What Men Know About Prostate Cancer Symptoms and Treatment; a Study of Adult Men In Australia(In Press)
Rosemary A Gentle1, Sanjiva S Wijesinha 2 and Kay M Jones3
1Department of General Practice Monash University Building 1, 270 Ferntree Gully Road Notting Hill 3168, Victoria, Australia
2,3 Office of the Pro Vice Chancellor, Peninsula Campus Monash University Building D, McMahons Road Frankston 3199, Victoria, Australia
Volume 2014(2014), Article ID 643813, JMED Research, 10 pages, DOI:
Received date : 24 June 2014; Accepted date : 21 October 2014; Published date : 12 November 2014
In Australia, guidelines and other information available regarding prostate cancer screening are conflicting. Until recently public awareness of prostate cancer and related issues were poor, yet two of the most common reasons men sought and underwent testing were because of general practitioner (GP) recommendation or media publicity. As men generally trust their GP, the GP may be in the best position to assist men, particularly men who are poorly informed, prefer to ignore health issues or their perception of their personal risk and vulnerability influences their decisions about testing. Recent advertising and awareness campaigns on websites and social networking sites are playing a valuable role. Methods An anonymous questionnaire comprising six single-answer and six multiple-option questions was completed by adult men. Data were analysed using SPSS. Ethics was approved through the Monash University Human Research Ethics Committee. Results A total of 250 questionnaires were completed; around three quarters (77%) were 40 or under. The majority (87%) had heard of prostate cancer, more than half had seen their GP recently (63%) but few had discussed the topic with their GP (21%). Around a third was not sure of symptoms (30%), tests (25%) or treatment options (27%). Discussion Regardless of age, men reported limited knowledge. Guidelines for GPs should provide consistent information. Confusion from guidelines, literature and the media may result in GPs not raising the topic with men; conversely, as men’s knowledge is limited, they may not raise the topic with their GP Conclusion Men need accurate information and it may be of value if GPs open the conversation thus providing an opportunity for further discussion. The apparent lack of knowledge demonstrated by participants in this study suggests it may be of value if GPs open the conversation with men regardless of the men’s age.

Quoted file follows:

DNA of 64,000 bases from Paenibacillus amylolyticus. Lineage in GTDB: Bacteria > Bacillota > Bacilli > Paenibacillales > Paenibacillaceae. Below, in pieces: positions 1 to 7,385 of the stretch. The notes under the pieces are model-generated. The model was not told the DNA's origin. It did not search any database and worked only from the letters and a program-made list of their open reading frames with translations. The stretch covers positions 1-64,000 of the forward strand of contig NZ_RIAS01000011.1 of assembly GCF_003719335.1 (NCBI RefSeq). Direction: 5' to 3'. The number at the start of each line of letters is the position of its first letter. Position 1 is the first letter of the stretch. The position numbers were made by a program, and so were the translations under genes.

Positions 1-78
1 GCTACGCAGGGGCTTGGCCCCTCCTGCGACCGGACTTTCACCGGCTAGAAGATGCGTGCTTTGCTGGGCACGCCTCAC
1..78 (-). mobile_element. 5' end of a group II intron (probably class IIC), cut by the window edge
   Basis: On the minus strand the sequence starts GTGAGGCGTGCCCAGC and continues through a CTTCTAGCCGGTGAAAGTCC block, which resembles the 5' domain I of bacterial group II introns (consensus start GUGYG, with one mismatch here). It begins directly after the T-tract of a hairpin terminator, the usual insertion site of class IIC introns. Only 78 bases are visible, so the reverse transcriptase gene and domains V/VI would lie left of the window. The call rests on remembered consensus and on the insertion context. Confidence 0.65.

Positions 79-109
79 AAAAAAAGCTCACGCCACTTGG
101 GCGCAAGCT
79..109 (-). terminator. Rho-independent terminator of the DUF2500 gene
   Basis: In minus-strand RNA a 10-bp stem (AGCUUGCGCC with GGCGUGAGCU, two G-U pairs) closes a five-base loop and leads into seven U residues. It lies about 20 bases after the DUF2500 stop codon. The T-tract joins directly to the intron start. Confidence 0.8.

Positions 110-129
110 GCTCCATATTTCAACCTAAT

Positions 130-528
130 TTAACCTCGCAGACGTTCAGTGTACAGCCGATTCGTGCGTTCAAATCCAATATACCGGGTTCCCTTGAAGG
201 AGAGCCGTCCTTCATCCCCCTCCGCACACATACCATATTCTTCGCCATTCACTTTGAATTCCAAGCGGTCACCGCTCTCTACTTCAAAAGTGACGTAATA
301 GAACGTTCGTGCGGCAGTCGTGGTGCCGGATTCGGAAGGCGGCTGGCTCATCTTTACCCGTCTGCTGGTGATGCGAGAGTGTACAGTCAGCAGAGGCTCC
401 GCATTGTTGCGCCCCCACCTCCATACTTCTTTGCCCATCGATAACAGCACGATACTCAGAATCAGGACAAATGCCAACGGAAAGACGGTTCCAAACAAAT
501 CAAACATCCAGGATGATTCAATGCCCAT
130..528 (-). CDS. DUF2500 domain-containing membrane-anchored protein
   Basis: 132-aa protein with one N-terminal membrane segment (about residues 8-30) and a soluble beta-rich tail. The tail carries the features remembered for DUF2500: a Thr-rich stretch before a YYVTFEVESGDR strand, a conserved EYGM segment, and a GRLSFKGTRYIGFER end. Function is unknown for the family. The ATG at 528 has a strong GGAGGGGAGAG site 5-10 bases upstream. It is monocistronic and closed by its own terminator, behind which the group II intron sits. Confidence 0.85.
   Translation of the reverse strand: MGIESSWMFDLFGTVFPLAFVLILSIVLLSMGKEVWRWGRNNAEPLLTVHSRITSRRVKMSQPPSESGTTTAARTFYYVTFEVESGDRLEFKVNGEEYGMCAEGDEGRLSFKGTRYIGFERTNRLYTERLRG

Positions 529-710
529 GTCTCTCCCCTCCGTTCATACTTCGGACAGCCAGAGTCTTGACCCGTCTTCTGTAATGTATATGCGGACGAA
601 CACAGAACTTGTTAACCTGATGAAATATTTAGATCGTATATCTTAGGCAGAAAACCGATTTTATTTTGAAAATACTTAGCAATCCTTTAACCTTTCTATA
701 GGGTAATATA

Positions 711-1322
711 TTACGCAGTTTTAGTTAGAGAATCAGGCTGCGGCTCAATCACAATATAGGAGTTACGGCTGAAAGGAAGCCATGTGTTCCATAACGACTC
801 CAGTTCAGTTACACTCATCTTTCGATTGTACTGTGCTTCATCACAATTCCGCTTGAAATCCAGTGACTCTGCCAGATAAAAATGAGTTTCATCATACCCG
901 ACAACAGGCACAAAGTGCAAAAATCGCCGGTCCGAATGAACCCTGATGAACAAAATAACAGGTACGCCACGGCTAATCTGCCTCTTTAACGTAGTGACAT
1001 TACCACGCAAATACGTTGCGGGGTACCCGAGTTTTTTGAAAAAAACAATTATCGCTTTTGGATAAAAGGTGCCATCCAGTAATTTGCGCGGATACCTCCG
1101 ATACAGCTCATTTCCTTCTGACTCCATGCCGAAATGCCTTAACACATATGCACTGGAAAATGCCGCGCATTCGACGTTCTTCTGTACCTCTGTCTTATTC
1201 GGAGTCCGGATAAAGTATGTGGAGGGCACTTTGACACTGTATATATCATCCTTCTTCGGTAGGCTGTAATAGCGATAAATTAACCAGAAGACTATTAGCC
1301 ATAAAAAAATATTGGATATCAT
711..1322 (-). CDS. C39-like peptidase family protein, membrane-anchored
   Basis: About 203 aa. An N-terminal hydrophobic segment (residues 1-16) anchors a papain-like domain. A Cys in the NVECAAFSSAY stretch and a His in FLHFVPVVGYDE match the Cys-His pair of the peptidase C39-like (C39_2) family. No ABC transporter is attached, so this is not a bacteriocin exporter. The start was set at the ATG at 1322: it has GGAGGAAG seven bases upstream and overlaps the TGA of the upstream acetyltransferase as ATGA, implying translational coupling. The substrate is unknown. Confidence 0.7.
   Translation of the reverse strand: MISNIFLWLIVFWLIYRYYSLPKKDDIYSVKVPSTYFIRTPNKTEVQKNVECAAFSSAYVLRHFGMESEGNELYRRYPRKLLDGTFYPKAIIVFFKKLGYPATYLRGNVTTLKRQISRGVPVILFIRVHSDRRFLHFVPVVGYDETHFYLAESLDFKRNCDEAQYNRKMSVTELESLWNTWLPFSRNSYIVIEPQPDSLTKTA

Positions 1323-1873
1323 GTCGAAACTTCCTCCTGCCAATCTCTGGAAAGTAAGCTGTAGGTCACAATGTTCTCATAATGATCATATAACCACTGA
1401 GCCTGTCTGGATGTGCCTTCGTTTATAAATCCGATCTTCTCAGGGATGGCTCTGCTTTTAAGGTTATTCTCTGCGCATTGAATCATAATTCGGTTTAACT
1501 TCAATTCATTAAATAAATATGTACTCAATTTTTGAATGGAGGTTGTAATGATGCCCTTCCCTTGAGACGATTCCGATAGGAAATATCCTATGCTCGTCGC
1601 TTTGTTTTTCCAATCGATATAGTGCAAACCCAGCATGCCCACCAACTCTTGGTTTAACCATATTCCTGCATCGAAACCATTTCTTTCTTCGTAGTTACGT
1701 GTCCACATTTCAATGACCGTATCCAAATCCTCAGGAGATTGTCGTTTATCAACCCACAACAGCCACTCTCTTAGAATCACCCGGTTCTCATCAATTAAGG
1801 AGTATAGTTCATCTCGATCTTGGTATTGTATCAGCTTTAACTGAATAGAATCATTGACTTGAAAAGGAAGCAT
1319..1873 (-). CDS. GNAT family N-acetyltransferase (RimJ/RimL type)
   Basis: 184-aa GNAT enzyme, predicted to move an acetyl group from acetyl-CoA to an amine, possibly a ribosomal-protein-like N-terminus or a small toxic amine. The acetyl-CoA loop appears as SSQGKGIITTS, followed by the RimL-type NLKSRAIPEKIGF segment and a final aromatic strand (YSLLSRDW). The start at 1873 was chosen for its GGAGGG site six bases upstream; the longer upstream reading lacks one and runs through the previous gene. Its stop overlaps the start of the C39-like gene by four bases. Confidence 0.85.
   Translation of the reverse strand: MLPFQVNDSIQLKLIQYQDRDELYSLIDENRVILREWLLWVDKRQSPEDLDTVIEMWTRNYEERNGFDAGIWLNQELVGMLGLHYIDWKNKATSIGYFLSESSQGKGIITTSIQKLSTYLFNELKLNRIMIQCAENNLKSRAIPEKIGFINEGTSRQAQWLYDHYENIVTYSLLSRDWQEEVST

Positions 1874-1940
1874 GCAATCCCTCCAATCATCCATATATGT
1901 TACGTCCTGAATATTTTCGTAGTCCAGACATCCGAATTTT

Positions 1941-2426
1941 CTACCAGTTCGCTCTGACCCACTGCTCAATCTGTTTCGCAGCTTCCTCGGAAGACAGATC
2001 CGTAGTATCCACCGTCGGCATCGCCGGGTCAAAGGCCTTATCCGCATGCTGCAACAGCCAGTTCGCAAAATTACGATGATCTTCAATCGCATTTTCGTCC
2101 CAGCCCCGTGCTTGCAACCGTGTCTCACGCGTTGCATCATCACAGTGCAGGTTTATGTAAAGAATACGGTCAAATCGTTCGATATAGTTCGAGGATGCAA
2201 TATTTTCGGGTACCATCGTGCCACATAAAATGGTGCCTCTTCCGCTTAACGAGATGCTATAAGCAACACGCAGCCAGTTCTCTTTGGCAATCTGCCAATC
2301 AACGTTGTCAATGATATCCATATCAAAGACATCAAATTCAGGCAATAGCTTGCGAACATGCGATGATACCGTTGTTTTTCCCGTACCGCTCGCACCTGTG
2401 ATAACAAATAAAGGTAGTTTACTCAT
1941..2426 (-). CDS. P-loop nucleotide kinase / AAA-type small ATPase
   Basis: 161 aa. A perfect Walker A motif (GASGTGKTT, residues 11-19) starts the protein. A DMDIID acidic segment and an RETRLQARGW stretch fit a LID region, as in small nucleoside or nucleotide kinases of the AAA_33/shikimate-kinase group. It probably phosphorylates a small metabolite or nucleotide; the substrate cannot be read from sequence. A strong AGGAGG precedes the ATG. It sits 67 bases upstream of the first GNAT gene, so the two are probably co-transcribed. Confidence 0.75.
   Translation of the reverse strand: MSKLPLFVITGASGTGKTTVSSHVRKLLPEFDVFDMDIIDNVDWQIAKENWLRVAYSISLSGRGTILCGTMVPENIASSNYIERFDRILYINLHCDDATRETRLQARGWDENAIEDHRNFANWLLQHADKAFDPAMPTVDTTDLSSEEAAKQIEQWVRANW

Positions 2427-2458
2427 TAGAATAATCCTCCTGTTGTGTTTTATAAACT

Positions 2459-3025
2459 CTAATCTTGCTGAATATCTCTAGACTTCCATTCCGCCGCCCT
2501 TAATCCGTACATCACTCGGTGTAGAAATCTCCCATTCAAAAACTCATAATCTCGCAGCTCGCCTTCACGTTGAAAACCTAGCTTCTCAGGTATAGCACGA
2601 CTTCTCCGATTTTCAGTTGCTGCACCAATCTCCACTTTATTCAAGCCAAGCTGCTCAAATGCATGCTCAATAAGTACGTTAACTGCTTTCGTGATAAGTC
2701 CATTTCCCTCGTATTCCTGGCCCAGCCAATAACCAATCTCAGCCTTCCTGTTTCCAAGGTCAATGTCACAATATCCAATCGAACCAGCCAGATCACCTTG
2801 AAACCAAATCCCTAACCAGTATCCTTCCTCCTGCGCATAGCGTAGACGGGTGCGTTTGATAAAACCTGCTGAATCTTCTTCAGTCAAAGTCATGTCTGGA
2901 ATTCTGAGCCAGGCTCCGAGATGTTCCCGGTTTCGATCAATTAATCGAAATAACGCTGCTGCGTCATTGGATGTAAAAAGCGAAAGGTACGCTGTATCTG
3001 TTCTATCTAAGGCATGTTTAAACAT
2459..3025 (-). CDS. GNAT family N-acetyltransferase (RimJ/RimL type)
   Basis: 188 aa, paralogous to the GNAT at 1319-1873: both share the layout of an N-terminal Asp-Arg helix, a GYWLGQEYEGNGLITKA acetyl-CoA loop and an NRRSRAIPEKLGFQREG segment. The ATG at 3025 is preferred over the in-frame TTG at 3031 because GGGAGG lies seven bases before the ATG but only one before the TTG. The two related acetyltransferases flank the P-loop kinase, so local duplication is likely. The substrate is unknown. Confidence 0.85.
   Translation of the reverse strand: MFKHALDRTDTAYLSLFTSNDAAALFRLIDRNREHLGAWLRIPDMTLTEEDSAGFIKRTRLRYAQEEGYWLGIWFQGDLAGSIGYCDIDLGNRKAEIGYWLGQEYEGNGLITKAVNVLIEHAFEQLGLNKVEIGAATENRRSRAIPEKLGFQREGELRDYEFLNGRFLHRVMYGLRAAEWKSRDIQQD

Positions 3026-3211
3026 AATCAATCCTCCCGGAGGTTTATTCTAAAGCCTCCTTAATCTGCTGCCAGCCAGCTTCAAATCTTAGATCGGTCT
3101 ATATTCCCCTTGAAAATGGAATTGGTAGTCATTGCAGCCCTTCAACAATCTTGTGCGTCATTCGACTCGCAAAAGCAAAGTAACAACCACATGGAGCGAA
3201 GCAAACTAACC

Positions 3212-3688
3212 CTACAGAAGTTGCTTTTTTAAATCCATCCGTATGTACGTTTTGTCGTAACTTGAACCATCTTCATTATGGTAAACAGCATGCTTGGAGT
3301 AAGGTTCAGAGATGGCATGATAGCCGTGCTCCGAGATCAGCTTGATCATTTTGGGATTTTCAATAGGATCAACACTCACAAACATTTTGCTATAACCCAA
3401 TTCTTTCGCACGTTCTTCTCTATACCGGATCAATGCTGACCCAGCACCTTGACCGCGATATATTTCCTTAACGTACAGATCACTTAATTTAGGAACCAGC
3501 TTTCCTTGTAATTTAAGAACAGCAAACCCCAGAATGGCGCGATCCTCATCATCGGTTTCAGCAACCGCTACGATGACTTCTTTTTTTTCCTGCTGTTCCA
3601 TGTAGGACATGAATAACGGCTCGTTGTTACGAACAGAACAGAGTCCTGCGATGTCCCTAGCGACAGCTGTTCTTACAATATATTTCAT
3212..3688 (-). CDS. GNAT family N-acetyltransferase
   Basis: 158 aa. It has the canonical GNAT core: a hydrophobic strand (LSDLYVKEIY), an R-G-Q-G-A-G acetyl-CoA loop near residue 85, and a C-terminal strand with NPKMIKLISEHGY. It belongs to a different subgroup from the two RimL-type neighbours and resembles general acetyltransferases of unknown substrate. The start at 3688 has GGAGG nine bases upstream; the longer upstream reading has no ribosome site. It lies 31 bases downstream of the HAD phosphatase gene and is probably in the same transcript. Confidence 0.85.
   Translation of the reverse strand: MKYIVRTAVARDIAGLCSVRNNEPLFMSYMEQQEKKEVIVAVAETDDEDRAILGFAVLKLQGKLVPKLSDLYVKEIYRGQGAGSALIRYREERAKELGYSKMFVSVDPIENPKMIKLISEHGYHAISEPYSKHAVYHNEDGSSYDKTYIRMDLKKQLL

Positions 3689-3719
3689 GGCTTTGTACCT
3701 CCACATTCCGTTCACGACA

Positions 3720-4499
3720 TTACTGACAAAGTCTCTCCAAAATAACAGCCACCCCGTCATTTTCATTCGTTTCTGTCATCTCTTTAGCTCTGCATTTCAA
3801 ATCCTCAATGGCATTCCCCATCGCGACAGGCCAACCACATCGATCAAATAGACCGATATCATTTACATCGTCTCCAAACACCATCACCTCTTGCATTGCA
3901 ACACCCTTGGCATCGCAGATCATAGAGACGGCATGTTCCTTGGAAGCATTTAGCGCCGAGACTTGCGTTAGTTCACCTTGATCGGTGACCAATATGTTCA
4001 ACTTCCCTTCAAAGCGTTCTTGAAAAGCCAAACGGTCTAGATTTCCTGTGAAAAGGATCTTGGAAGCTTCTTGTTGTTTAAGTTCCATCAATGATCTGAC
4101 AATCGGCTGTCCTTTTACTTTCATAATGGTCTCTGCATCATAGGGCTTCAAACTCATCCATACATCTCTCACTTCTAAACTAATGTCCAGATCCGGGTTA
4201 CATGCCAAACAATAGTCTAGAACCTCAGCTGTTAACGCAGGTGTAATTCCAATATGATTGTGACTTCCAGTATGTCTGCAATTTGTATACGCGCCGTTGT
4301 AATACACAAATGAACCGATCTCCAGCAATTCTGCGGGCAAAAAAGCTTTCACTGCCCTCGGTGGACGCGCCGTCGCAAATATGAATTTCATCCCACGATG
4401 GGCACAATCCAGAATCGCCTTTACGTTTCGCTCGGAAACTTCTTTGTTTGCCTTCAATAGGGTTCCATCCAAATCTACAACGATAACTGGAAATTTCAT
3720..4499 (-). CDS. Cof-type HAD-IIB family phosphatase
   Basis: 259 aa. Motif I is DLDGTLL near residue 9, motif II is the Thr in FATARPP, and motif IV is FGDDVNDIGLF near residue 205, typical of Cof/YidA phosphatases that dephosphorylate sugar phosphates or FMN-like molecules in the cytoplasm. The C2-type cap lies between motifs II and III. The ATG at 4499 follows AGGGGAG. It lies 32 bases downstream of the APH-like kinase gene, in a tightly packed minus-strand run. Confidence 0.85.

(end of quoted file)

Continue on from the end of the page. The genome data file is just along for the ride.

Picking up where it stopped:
Keywords: prostate examination, screening, treatment guidelines, men’s health, prostate cancer